- Organize industry tours for both elementary and secondary students;
- Meet and talk to students about career opportunities, with particular focus on high-demand LNG occupations;
- Work closely with new or existing partnership projects to create hands-on learning opportunities for students;
- Provide district staff support to identify ‘hidden apprentices’; and,
- Encourage partnerships between elementary and secondary schools designed to provide hands-on opportunities for younger students.
In addition, participating districts are responsible for delivering the following to the Ministry:
- A district plan that outlines its approach to increasing enrolments in skills training, particularly in LNG occupations.
- A baseline report that describes the current status of the district’s career and skills training programs, including Applied Skills programs and courses, Regular events, ACE-IT, Work Experience, Dual Credit participation data, and program staffing levels
- A mid-year report that updates the baseline report; provides status information on services delivered; includes success stories; and, demonstrates progress towards achieving a sustainable model.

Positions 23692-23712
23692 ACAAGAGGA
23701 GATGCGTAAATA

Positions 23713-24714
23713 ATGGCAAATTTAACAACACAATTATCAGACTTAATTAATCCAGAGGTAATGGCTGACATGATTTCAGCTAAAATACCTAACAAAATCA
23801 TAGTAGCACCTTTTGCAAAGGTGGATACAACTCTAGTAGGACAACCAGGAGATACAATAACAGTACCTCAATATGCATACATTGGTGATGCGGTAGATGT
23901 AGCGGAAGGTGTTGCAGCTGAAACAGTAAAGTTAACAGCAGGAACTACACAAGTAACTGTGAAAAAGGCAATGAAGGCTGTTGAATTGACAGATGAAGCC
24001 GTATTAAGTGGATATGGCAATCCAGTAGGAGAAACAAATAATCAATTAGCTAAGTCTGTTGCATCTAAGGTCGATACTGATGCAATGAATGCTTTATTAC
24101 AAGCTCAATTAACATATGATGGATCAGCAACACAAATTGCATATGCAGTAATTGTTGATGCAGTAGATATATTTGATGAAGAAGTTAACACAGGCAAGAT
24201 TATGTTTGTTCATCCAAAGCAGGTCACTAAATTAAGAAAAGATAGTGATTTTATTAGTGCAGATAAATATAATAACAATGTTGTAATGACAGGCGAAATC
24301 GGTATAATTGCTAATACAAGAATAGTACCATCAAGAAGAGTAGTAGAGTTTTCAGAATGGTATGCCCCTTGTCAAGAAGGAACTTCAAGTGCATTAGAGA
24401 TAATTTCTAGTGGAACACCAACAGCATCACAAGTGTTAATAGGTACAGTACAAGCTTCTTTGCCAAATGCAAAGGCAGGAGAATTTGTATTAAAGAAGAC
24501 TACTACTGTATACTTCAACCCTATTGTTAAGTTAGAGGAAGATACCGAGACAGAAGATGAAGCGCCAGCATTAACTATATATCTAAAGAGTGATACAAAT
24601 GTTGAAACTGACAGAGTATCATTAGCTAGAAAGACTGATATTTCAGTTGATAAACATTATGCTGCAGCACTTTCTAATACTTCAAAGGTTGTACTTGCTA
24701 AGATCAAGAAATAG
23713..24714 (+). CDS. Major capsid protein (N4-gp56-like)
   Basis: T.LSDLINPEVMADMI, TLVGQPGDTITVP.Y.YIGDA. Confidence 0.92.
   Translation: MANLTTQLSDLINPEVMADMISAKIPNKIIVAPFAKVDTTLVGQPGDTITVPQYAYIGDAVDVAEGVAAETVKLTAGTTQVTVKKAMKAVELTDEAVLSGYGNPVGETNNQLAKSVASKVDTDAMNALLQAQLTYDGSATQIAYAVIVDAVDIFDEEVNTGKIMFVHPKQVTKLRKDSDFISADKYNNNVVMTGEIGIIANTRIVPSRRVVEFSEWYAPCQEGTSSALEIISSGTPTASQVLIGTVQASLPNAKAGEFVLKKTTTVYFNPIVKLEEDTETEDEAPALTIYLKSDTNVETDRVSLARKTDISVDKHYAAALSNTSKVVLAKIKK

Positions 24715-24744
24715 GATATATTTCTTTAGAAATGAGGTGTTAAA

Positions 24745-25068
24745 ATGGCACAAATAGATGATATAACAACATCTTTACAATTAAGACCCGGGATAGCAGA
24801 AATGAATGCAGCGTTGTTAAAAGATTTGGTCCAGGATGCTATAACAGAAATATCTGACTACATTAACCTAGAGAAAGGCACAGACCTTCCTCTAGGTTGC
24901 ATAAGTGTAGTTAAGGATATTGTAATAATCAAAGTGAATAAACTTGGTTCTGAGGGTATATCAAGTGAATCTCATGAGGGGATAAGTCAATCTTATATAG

- A year-end report that provides updates to the baseline and mid-year reports, and includes observations and recommendations for improvements to provincial, regional, and local skills training and recruitment strategies.
Interim results will be available in the very near future and final results by October 2015. Watch for more information in future issues of this newsletter.
Meet Jasper Edge
When asked to pass along advice to other students, Qualicum Secondary School student Jasper Edge urges them to develop a passion for what they do. The New Zealand native found his passion in B.C. when he jumped at the chance to develop new skills.
Beginning with woodworking and metal working classes, Jasper soon enrolled in an automotive technician course. From there, he took his passion to the next level, winning the Provincial Skills Regional competition in grade 10 and placing third in grade 11. This year, Jasper has already won regionals in carpentry and is preparing for the provincial competition, taking place in April.